Features, canada, defence, feat

By Godfrey Nthunzi | June 5, 2018

Canada's new Defence Investment Plan and Defence Capabilities Blueprint reveals unseen levels of detail surrounding defence spending and specific projects for the next twenty years - including funding ranges, project timelines, investment areas, and sponsors. Here's how you can access that data.

Defence Minister Harjit Sajjan announced the release of Canada's first Defence Investment Plan at CANSEC. The Defence Investment Plan outlines how the Royal Canadian Navy, the Canadian Army, the Royal Canadian Air Force and the Canadian Special Operations Forces Command will be funded in the next 20 years.

"For the very first time, Canadians have a first-hand look at how the funds to deliver this policy will be used, and a view of how Defence is planning these investments."

The Defence Investment Plan will also explain the reasoning behind funding decisions made by the Defence Team, an integrated unit composed of Canadian Armed Forces (CAF) personnel and Department of National Defence (DND) civilian employees.

The Defence Investment Plan is not a policy document as its underlying policy is Strong, Secure, Engaged nor is it an operational planning report as it does not specify precise timings. Instead, DIP should be seen as a source of information that will facilitate planning surrounding the complex investment, capability, and fiscal considerations required to implement Canada’s defence commitments."

All capital projects over $5 million and services contracts over $20 million will be included. DIP will be updated annually and reset every three years.


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The Defence Capabilities Blueprint: A database of 200 future defence projects

The Defence Investment Plan has created a new online tool and database of over 200 defence projects: the Defence Capabiltiies Blueprint.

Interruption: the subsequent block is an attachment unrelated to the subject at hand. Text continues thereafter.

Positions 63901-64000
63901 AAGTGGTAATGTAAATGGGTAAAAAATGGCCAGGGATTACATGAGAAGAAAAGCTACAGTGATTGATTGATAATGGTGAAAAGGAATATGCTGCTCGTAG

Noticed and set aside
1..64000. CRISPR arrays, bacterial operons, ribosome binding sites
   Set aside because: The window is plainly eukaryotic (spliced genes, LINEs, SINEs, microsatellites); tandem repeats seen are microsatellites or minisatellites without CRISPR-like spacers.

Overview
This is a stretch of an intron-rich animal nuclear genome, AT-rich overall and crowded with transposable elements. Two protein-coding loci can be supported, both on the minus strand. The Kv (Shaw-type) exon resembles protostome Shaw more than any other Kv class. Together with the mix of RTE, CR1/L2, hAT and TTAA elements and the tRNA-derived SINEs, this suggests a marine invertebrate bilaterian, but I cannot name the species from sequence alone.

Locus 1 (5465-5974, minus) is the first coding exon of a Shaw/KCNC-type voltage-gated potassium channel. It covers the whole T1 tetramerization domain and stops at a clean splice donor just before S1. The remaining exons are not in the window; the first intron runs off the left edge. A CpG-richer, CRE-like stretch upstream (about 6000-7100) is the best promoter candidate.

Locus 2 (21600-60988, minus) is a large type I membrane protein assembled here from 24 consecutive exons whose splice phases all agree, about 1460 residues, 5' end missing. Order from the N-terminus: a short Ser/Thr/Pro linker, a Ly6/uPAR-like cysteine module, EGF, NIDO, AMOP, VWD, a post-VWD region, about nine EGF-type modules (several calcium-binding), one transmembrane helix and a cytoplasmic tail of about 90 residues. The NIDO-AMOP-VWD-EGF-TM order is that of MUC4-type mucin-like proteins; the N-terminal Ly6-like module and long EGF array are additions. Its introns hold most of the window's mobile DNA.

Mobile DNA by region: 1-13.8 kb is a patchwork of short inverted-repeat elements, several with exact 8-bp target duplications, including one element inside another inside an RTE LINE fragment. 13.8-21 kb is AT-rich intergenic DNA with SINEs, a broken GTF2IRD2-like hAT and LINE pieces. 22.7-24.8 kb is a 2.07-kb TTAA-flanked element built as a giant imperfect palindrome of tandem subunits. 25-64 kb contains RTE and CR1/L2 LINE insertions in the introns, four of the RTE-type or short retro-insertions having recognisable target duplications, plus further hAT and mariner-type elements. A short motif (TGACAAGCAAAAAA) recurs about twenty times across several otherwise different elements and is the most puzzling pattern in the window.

The successor to the Defence Acquisition Guide, the Defence Capabiltiies Blueprint outlines planning information such as funding ranges, project timelines, and the spectrum of investment areas of interest to National Defence.

The Defence Capabiltiies Blueprint database can be searched through the following parameters:

  • Defence Capability Areas (DCAs) are 13 broad component categories, such as Land, Sea, Air, Space, and Cyber. These categories are further comprised of smaller constituent components of more than 150 Defence Capability Investment Areas (DCIAs). Examples of DCIAs are commercial pattern vehicles, ship parts and components, or avionics. Projects may include more than one DCA and several DCIAs.
  • Innovation, Science and Economic Development Canada’s Key Industrial Capabilities (KICs). These capability areas inform industry about which key business activities are government priorities in defence procurement. KICs are significant factors in the design, rating, and weighting of Value Propositions.

All future capital equipment and infrastructure projects over $5 million and support contracts valued over $20 million will be included.


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Breaking down Strong, Secure, Engaged (SSE)

In June 2017, Canada's new defence policy Strong, Secure, Engaged (SSE) identified defence priorities and projects and outlined capital spending totaling $108 billion on an accrual basis ($164 billion on a cash basis), along with operating expenditures of $283.7 billion and sustainment expenditures of roughly $105.4 billion over 20 years.

The $108 billion consists of 281 projects previously approved in Defence Investment Plan 2014 and 52 new projects.

The tables below from the Defence Investment Plan illustrates how this capital will be put to work over the duration of the policy.


SSE will increase annual cash defence spending from $18.9 billion in 2016-17 to $32.7 billion in 2026-27. Total defence spending over 20 years will be $553 billion on a cash basis, allowing National Defence to increase the size of the Canadian Armed Forces.

The graph below shows the total defence budget, not just capital investments, of National Defence over 40 years to show the 70% increase in SSE cash commitments.




Godfrey Nthunzi

Godfrey graduated from Rotman Commerce at the University of Toronto with a BComm in Management. Since graduating, he has gained extensive experience in the Information Technology industry in functions including sales, recruiting and operations. With this passion for startups and the technology sector, Godfrey has co-created a digital space to share experiences and best practices, and is host of a podcast series featuring young, upcoming entrepreneurs.

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